I finally got resize to work, but I have a few questions to help understand the code. First, the following line was breaking my code and took me forever to figure out:

bi.biSizeImage = abs(bi.biHeight) * (sizeof(RGBTRIPLE) * bi.biWidth + sizeof(padding));

Removing the sizeof() on padding fixed the code. I put sizeof as a "safety" assuming padding was one byte (and thus sizeof(padding) should also be one byte?). So I'm confused why bi.biSizeImage = abs(bi.biHeight) * (sizeof(RGBTRIPLE) * bi.biWidth + padding); produces a different result.

My second question is what is the purpose of the following line:

// temporary storage 

I kept it in there because it is in copy.c, and I assumed removing it wasn't a great idea but never truly understood that lines purpose.

Any help would be greatly appreciated.

  • Welcome! These are great questions, but please try to keep your questions to one topic at a time. Focused questions lead to answers which are more concise, making them more beneficial to the community. Your second question would make a great post by itself. – Luke Van In Jul 12 '16 at 9:42

biSizeImage is the size of the image data, excluding headers, in bytes. The two variables, biWidth and padding are measured in different units. biWidth is measured in pixels or RGBTRIPLEs - 3 bytes each - so biWidth is multiplied by sizeof(RGBTRIPLE) to get bytes. However, padding is measured in bytes, so no need to multiply.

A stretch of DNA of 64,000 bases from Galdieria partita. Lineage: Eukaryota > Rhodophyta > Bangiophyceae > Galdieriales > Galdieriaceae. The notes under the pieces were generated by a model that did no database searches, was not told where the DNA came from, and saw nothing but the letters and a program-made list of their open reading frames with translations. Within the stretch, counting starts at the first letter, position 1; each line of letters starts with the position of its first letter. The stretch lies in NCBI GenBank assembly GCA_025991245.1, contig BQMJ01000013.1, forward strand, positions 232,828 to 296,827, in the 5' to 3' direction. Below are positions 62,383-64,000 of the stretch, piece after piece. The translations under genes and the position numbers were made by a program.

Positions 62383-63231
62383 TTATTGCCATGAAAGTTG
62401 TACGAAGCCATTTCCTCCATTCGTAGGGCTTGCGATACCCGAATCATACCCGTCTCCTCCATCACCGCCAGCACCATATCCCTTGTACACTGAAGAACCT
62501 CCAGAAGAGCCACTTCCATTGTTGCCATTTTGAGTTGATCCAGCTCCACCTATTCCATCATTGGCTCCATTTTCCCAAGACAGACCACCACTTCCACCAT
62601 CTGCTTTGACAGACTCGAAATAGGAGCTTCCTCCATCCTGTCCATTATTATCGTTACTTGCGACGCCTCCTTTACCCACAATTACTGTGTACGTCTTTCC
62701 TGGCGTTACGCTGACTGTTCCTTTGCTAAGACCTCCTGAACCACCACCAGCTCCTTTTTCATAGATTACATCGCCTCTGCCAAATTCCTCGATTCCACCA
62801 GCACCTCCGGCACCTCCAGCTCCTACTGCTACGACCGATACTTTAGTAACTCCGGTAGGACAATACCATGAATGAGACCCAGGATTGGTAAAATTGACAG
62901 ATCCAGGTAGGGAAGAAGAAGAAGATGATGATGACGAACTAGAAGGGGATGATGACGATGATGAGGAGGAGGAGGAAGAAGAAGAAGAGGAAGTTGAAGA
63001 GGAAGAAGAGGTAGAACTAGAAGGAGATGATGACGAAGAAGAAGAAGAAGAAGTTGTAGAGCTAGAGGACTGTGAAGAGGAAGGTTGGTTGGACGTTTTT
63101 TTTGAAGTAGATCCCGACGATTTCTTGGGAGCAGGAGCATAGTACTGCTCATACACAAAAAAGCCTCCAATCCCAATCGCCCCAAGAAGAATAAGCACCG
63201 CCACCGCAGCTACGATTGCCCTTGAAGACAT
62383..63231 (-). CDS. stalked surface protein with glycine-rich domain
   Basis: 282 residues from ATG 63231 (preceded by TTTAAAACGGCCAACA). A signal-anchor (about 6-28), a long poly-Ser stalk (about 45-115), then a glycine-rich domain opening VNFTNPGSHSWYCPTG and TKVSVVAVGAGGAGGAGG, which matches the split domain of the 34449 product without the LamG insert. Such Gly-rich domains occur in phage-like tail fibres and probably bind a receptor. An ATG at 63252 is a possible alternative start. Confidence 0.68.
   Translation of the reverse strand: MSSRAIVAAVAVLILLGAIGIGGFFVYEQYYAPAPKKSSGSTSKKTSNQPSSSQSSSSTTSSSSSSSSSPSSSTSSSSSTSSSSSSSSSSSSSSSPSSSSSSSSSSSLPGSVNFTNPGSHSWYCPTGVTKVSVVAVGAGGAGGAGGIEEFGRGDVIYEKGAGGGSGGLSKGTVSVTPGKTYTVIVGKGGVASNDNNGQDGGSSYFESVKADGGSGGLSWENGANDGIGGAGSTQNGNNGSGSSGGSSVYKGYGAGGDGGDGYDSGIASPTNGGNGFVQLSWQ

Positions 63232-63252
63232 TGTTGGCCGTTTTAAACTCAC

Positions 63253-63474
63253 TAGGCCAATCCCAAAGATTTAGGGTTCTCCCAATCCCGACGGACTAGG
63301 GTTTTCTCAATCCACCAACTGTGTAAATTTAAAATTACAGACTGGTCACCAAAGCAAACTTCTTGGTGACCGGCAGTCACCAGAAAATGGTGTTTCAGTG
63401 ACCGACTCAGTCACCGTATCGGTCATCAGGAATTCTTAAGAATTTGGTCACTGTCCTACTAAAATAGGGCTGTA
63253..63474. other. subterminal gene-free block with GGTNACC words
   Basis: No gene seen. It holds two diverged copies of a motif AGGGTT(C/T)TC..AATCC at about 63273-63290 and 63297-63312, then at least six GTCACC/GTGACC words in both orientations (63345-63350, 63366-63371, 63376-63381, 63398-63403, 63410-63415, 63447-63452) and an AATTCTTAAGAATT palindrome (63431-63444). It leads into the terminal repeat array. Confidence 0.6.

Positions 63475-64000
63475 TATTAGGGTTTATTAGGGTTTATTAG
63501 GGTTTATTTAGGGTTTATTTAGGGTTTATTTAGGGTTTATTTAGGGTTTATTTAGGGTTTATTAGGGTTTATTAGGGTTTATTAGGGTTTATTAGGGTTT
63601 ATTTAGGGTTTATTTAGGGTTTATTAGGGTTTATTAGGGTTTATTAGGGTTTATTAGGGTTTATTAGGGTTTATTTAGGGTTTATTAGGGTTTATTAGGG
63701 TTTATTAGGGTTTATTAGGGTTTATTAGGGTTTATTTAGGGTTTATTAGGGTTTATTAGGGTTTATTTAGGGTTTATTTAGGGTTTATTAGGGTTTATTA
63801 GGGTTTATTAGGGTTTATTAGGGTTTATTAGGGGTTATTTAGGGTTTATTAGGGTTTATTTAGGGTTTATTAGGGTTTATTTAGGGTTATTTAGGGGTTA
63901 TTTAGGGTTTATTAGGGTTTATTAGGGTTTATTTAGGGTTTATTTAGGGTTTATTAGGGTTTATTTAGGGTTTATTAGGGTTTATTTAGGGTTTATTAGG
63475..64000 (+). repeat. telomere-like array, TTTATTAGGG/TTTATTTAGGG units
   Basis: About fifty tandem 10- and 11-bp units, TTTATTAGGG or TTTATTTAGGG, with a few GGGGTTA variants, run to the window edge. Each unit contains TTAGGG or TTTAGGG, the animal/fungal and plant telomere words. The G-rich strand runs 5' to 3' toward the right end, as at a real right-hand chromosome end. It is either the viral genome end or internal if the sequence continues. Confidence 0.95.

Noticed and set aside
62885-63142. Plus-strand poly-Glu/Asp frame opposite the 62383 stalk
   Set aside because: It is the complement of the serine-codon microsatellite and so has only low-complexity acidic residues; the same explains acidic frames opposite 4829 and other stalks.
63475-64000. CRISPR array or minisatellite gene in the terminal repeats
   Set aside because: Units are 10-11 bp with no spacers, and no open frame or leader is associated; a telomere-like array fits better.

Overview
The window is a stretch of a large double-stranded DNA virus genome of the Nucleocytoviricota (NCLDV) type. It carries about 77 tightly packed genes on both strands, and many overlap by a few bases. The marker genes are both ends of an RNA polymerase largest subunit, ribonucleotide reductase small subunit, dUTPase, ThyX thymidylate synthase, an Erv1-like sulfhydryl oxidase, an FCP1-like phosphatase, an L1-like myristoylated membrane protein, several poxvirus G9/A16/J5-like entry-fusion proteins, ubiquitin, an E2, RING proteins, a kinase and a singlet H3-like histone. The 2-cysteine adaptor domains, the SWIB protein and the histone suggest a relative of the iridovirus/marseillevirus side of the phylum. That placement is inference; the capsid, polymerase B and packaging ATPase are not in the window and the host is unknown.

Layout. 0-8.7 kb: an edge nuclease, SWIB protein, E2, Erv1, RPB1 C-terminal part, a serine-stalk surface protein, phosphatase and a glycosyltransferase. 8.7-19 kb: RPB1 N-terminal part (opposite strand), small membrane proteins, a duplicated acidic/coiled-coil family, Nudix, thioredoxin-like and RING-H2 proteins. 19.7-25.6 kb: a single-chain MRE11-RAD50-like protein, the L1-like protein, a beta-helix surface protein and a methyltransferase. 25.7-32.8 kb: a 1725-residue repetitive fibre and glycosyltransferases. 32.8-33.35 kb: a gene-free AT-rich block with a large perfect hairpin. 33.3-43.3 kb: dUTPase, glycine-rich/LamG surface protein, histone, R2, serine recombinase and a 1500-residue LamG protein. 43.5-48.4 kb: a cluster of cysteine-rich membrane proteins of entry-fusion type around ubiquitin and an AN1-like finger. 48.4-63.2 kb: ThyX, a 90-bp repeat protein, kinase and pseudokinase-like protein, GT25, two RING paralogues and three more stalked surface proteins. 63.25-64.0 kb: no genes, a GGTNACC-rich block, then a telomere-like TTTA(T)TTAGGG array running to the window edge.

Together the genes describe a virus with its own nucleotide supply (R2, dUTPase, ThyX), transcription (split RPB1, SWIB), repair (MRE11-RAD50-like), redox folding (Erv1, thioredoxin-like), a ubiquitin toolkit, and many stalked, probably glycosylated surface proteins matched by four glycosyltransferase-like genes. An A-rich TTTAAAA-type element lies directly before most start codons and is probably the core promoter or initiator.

Now, think about what sizeof(padding) produces. padding is an int variable, so sizeof(padding) produces the size of an integer variable, which has nothing to do with what you are trying to calculate. (BTW, I think it's 4 bytes, but is architecture dependent.) Finally, the padding can be anything from 0 to 3 bytes, depending on the size of the file.

As for triple, it is a variable to store a single pixel, something very useful in this program.

If this answers your question, please click on the check mark to accept. Let's keep up on forum maintenance. ;-)

  • Thanks... this was helpful. I'm still a little confused on the triple. It seems the syntax 'STRUCT "random word"/variable;' tells the computer to setup a section of memory for this struct to be accessed later with &variable. Could you not just omit this line and use &STRUCT? Hopefully that makes sense – Brandon Terry Jul 12 '16 at 0:36

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